Petrography of locally produced pottery from the Dutch colonial Cape of Good Hope, South Africa

Stacey C. Jordan, Carmel Schrire, Duncan Miller

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15 Scopus citations


Thin section petrographic analysis of 17th and 18th century coarse earthenware excavated from Dutch colonial sites at the Cape of Good Hope, South Africa distinguishes locally produced and imported wares. Results of the identification and textural analysis of mineral inclusions in the ceramic fabrics of suspected local products and suspected and known imported vessels were compared with the known geologic raw material sources of the European Rhine-Meuse River system and local weathered Cape granite, enabling a characterization of the local products. The angular, poorly sorted and rounded inclusions combined with the retention of easily decomposed minerals and polycrystalline quartz in suspected local samples mirror the mineralogy of the Cape granite, historically documented as a clay raw material source at the Dutch settlement. This profile, contrasting significantly from that of the fluvial European source, strongly supports the inference of local provenance for the suspected local vessels.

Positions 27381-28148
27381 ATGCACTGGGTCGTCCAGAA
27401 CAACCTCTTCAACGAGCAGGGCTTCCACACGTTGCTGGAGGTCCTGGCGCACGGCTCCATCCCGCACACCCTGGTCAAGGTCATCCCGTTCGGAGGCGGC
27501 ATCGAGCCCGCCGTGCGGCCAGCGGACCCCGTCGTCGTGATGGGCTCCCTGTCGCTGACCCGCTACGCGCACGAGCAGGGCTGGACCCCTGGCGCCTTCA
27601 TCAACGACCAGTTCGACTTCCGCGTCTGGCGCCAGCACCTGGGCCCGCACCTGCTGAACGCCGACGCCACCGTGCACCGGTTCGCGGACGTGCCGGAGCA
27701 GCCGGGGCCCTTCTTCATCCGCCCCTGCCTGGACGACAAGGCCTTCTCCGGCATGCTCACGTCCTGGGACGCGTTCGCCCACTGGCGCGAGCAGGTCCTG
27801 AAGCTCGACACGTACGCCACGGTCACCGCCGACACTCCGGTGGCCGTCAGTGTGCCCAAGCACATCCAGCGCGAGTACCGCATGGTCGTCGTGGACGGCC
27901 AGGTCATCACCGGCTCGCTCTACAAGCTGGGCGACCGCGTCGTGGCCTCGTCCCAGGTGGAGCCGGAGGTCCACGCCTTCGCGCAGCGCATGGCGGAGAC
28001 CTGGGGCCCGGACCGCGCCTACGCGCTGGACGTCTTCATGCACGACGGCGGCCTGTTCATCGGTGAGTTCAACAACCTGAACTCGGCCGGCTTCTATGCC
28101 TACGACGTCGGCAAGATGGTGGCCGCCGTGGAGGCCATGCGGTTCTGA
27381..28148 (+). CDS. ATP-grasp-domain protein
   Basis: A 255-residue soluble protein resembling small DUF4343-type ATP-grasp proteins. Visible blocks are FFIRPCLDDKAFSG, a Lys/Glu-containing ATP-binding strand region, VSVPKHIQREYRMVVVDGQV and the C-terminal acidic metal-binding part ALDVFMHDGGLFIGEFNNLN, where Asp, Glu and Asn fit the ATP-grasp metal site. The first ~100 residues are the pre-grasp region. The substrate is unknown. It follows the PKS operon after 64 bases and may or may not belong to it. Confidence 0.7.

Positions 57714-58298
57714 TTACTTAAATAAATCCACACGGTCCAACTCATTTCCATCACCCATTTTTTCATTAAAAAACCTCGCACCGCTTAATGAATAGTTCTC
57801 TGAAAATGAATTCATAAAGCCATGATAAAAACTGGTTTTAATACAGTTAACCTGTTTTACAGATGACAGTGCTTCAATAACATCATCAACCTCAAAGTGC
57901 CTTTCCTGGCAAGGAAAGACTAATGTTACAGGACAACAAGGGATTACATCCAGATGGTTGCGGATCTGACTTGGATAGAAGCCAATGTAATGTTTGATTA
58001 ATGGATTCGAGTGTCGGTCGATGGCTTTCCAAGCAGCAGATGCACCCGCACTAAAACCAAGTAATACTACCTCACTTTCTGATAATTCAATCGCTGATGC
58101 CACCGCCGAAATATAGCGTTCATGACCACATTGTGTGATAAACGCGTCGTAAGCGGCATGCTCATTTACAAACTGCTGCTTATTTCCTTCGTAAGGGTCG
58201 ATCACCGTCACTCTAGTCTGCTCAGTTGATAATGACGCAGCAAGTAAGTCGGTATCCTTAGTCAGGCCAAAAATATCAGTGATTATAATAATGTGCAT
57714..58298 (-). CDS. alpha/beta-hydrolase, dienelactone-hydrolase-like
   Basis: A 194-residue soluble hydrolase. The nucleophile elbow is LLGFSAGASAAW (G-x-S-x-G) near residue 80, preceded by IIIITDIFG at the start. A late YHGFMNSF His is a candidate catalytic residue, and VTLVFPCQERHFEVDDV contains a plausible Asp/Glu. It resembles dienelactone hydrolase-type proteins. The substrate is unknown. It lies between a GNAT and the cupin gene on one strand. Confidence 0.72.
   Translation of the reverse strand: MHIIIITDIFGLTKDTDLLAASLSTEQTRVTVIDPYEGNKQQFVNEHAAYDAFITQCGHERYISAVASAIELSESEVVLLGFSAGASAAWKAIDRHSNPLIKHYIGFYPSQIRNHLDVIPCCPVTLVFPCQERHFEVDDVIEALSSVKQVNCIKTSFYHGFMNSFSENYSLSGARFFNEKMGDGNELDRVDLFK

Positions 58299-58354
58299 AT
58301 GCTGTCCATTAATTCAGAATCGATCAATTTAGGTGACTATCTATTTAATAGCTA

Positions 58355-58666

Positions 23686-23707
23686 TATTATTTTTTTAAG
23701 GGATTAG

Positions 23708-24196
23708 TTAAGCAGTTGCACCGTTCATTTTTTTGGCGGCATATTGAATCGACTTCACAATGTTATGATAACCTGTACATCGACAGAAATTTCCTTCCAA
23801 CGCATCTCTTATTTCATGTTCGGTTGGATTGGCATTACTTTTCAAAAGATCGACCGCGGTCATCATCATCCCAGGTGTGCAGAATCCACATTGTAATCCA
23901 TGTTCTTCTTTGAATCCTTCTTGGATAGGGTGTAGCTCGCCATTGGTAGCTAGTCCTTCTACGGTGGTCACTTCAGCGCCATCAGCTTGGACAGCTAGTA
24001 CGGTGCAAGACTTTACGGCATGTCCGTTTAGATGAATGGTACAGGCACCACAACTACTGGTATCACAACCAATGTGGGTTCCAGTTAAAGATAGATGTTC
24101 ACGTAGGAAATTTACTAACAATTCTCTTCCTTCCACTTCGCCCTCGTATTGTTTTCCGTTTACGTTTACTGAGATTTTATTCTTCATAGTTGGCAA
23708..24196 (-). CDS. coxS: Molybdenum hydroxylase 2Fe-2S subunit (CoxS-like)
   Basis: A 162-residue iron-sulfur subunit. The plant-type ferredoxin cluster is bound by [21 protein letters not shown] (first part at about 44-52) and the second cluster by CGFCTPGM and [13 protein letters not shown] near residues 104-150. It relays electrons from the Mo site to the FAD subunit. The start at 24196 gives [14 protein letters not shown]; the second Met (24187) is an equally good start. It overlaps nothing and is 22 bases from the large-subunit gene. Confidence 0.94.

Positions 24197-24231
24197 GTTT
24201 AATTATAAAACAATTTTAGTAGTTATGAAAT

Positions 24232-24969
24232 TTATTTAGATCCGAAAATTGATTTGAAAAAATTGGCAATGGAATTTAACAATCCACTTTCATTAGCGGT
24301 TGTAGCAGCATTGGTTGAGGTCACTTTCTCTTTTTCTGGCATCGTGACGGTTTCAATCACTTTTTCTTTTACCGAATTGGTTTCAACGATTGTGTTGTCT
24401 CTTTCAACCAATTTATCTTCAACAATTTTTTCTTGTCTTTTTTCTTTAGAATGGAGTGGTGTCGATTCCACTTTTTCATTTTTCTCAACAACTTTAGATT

Original languageEnglish (US)
Pages (from-to)1327-1337
Number of pages11
JournalJournal of Archaeological Science
Issue number11
StatePublished - Oct 1999

All Science Journal Classification (ASJC) codes

  • Archaeology
  • Archaeology


  • Ceramic petrography
  • Coarse earthenware
  • Colonialism
  • Dutch East India Company (VOC)
  • Historical archaeology
  • South Africa


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